The consensus on concussions
Our brains are extremely vulnerable. This is the message Linda Carroll and David Rosner want to get across in their book, “The Concussion Crisis: Anatomy of a Silent Epidemic.”
In recent years, stories started to surface about football players suffering lasting brain damage from multiple concussions, Carroll says.
Dr. Bill Meehan, Director of the Sports Concussion Clinic and Director of Brain Injury Research at Children’s Hospital Boston, defines a concussion as a “trauma-induced brain dysfunction.” When a person suffers a concussion, there is no structural damage to the brain and no bruising, bleeding or swelling. The problem is the functionality of the brain.
“You can’t see a concussion,” he explains. “You diagnose it by history and physical examination.”
According to the book, children’s brains are far more vulnerable than those of adults because their brains have not yet finished developing. Young athletes are also more susceptible to second-impact syndrome, which is when they sustain a jolt after they’ve suffered a concussion that was not treated properly. While rare, this could lead to a lifelong disability and even death.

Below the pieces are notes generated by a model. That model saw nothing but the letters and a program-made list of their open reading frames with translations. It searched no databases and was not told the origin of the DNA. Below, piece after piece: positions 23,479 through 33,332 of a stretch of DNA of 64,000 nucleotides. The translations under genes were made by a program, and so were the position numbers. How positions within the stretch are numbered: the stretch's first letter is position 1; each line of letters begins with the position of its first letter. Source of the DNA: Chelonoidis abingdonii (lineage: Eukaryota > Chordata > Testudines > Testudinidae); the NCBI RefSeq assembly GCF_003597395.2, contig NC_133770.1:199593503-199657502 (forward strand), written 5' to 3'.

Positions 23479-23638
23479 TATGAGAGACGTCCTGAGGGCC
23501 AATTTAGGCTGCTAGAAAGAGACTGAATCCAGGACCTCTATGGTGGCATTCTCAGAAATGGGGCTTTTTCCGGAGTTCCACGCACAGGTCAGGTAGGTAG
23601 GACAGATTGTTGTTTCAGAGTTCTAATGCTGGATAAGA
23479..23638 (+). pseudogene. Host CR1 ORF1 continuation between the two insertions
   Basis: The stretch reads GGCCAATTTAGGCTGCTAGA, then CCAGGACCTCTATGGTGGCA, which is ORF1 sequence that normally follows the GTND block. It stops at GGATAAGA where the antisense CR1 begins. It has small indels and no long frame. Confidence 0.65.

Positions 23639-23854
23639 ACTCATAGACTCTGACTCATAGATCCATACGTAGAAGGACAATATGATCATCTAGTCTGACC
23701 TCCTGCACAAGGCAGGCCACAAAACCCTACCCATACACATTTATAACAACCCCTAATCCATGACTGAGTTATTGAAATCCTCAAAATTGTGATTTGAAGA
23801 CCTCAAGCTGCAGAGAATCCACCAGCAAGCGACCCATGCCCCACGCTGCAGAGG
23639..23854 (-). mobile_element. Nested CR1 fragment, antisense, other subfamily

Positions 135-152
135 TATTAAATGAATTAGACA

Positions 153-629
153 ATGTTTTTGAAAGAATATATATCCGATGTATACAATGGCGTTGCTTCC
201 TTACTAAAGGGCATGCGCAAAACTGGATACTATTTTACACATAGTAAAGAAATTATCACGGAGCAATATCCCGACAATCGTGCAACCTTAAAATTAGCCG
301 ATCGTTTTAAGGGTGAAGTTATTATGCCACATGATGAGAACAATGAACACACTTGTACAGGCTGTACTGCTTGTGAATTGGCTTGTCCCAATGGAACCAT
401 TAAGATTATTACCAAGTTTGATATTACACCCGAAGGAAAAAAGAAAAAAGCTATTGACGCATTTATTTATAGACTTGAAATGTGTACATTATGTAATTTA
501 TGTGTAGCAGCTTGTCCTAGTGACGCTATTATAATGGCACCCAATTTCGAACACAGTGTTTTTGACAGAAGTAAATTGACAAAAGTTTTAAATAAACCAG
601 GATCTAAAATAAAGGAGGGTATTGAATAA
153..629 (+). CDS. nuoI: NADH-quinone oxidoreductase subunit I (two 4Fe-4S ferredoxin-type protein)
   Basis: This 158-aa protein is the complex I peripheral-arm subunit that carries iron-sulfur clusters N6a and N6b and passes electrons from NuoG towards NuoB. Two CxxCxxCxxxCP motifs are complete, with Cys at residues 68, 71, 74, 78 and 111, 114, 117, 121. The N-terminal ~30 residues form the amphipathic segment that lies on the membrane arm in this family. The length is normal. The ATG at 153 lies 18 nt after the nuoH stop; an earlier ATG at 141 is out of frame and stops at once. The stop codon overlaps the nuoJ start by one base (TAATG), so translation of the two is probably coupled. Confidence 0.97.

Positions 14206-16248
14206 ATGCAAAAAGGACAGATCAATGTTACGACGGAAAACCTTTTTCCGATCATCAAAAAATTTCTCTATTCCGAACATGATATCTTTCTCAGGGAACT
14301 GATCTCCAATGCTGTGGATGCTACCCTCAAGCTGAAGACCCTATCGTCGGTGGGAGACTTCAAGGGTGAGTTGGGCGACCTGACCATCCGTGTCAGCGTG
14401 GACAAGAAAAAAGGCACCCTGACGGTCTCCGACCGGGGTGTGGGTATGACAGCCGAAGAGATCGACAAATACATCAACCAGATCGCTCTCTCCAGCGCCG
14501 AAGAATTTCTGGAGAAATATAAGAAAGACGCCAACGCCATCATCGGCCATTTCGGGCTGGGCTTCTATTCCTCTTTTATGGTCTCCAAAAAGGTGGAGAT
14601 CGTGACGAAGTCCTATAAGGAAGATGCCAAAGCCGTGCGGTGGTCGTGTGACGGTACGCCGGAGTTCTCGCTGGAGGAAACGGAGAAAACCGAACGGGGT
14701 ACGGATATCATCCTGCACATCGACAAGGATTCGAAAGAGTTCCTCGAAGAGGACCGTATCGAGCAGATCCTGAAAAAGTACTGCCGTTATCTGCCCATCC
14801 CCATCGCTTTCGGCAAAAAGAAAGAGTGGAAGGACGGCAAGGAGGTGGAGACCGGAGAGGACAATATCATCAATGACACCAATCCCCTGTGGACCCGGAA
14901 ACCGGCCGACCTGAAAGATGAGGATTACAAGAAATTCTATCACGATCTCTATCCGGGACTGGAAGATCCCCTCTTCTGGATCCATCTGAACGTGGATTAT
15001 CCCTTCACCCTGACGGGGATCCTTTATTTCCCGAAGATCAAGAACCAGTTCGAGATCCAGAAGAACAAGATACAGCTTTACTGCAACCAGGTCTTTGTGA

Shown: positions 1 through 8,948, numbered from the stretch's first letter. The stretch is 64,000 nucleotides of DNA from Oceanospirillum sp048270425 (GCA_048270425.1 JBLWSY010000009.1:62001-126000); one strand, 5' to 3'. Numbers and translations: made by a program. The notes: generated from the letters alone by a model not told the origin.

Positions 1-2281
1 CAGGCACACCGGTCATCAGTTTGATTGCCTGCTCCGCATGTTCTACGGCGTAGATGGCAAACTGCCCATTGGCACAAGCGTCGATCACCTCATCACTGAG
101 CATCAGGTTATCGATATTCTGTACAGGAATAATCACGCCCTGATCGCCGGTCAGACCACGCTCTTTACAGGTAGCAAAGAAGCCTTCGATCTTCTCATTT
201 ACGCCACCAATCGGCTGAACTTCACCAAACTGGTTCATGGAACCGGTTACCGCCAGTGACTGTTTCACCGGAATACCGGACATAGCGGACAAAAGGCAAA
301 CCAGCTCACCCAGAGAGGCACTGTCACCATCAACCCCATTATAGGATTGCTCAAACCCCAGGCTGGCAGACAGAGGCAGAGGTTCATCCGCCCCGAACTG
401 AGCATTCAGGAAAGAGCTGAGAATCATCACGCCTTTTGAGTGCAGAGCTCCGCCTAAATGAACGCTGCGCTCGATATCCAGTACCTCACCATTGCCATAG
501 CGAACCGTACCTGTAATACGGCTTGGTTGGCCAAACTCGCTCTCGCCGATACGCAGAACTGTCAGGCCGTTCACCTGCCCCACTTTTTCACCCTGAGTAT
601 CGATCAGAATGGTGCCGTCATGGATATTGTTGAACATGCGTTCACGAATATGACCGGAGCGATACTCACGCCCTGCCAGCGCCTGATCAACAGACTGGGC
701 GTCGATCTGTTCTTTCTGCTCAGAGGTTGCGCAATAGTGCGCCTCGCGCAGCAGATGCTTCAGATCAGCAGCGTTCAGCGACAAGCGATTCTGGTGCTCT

If concussion symptoms are noticeable (see sidebar), Dr. Meehan says the athlete should be pulled from a game immediately — even if he or she is used to playing through pain and injury. If proper treatment is administered, a full recovery is expected; but in the worst-case scenario, he says, an untreated concussion can lead to catastrophic brain injury. Other long-term problems include issues with memory, reaction time, depression and anxiety.
When a concussion occurs, activities that require concentration, like schoolwork and video games, should come to a halt. Dr. Meehan also recommends discontinuing working out and lifting weights.
Though Dr. Meehan says there’s been an increase in diagnoses, thankfully this is a problem that “in a large part, people are more aware [of].”
Adds Carroll: “We’d like people to take concussions much more seriously and to make sports as safe as possible.”
Parents of young athletes should look out for the following concussion symptoms:
Loss of consciousness
Running the wrong way on the field/court